The Clarin report said Reynoso was at a friend’s house, where he signed an autograph on a sketched cartoon of himself playing soccer. Reynoso and his friend left for a while, but when they came back, they were accused of being in a confrontation with another group, the newspaper said.
It wasn’t confirmed, Clarin said, whether Reynoso was driving a car that included people who then exited the vehicle and shot pistols. A prosecutor said at least 20 bullets were fired. No one was injured.
Reynoso and others denied involvement, and some legal proceedings have occurred, according to other fragmented media reports.
“I got together at the (street) corner with friends and shooting happened and I was there,” Reynoso explained through a club translator. “Obviously, I didn’t participate, but I was there with my friends. The shooting happened and my name came up because I was a public figure who played for Talleres, so I became involved. I know I wasn’t a part of that, but because these things do happen in my neighborhood, it wasn’t a surprise that it did.”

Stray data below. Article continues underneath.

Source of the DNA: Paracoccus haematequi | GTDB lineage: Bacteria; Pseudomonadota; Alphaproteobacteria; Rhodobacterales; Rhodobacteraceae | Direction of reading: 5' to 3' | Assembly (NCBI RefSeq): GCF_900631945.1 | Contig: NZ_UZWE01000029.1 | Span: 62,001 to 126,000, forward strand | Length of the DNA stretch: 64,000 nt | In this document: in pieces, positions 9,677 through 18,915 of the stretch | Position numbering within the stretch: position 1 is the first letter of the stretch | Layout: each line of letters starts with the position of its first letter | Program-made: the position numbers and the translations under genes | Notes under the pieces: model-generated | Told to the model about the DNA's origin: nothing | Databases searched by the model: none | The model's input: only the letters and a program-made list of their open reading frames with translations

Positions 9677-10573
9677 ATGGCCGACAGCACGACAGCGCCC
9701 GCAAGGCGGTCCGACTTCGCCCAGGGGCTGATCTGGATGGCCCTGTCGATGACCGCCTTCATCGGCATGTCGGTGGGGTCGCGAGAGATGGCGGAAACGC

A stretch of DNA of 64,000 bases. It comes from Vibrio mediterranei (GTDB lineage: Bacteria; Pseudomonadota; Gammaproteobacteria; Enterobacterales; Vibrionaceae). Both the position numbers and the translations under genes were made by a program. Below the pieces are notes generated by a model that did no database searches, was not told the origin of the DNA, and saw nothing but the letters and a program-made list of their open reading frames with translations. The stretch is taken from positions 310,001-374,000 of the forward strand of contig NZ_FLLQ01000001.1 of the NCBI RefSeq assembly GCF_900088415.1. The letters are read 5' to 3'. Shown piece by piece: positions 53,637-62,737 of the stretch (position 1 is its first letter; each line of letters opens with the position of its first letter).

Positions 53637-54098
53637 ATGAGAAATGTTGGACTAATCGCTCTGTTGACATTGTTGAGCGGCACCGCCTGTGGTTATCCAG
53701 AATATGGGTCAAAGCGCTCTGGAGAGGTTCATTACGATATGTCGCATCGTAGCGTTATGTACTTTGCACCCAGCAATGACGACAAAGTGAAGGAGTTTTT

When Reynoso reached the famed Boca Juniors club in Buenos Aires, he came with a label as a “conflict player,” according to Francisco Aure, a motorsports reporter, Boca fan and member of the Boca in English podcast.
Distance was established between Reynoso and any other incident. “He was suspected. He was looked as a player that (had) problems with discipline, but he never had anything like that in Boca,” Aure said. “So that is already a part of the past. I don’t think Minnesota should worry about that anymore.”
As a child, Reynoso was really small, “petizo,” he said, or petite, so his older brother by two years, started calling him “bebe,” or baby. It evolved into “Bebelo,” a nickname that followed him throughout his time in Argentine football.